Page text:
Denial Ain't Just a River in Egypt

If you care at all about the Israeli Front in the Global War on Terror, this is the most frightening paragraph you’re likely to read all week:

So to recap as we head into September, with the Muslim Brotherhood poised to take over Egypt and the Palestinians — encouraged by Israel’s enemies at the U.N. — poised to declare statehood unilaterally, we have al-Qaeda now active in Israel; a successful terrorist attack inside Israeli territory through Egypt; Israel and Egypt in a faceoff over the killing of Egyptian soldiers by Israel after those soldiers allowed (and perhaps even facilitated) an attack on Israel; and the Palestinians — with whom Israel is expected to make peace — celebrating the murder of a Jewish family and the killing of other Israelis.

That’s from Andrew McCarthy at National Review, and it means that we’re looking at the nearly-worst case scenario for Israel and Egypt. Look at this map of Egypt’s population density. By and large, Egypt is the Nile River valley. The great bulk of Egypt’s 80 million people live in a Third World maze of hovels along the river’s shores from Aswan to the Delta. Should that warren ever become — with a wink and a nod from Cairo — infested with al Qaeda, it would be the Devil’s work to root them out again.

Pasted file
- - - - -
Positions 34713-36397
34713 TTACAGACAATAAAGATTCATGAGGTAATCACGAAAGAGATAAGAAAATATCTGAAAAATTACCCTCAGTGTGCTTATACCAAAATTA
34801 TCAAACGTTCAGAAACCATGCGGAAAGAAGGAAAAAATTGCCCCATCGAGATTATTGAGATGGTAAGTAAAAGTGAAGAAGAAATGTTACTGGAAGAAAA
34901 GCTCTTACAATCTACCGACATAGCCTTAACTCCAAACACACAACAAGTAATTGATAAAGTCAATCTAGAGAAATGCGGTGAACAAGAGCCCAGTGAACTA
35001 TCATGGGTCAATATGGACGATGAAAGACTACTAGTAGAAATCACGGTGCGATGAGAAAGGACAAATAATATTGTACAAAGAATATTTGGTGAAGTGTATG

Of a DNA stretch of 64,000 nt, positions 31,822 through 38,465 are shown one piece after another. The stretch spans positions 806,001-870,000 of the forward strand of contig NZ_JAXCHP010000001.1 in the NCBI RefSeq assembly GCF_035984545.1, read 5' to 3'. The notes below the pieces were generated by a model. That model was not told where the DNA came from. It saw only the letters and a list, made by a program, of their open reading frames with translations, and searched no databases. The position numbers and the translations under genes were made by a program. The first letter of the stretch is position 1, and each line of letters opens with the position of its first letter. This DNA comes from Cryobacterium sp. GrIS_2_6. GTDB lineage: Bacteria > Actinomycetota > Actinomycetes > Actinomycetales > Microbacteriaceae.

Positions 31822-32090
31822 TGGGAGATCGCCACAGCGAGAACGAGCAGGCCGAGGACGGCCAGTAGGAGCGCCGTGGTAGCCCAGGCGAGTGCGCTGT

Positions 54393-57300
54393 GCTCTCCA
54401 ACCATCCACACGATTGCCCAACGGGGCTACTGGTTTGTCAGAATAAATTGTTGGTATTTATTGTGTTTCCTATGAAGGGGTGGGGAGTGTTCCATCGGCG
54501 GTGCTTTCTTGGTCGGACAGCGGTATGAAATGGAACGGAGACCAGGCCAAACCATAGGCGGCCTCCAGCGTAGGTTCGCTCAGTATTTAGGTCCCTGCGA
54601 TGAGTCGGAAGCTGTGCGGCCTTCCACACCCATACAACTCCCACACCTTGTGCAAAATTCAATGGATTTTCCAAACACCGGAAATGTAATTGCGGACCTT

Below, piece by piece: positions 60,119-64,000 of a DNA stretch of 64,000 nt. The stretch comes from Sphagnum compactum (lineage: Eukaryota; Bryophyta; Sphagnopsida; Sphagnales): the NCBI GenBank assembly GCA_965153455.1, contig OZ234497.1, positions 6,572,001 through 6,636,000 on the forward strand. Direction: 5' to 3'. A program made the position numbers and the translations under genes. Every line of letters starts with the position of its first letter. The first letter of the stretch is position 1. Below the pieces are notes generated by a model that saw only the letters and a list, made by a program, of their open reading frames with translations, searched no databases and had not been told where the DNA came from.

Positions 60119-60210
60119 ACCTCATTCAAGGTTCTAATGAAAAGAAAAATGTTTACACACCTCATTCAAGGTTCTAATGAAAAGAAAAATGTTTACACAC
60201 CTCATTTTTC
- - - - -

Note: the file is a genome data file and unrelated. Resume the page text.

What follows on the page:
Well, there is one easy solution — the one John Birmingham used in Without Warning. Its back to the wall and under immediate threat of nuclear and chemical destruction, Israel launched a preemptive nuclear strike on its Muslim neighbors. Egypt was most easily dispatched with a single, low-yield nuke fired by F-16 into the base of the Aswan Dam. The end result was as horrific as it was effective: Egypt’s length of the Nile Valley, flooded with boiling, irradiated water.

Please note that I am not endorsing this “solution” any more than Birmingham was. I mention it only to illustrate the difficulties involved in dealing with an Egyptian Islamic Republic. We’ve been fighting in Afghanistan for ten years now, against an enemy with meager resources beyond a willingness to kill and be killed. Egypt has F-16s and Abrams tanks. In Afghanistan, the enemy hides in caves and amongst tiny villages. Egypt has those 80 millions packed tightly in a post-urban rat’s-nest nightmare — and the locals are known to be quite friendly to al Qaeda’s aims.

But at least Mubarak is in chains and on trial, right?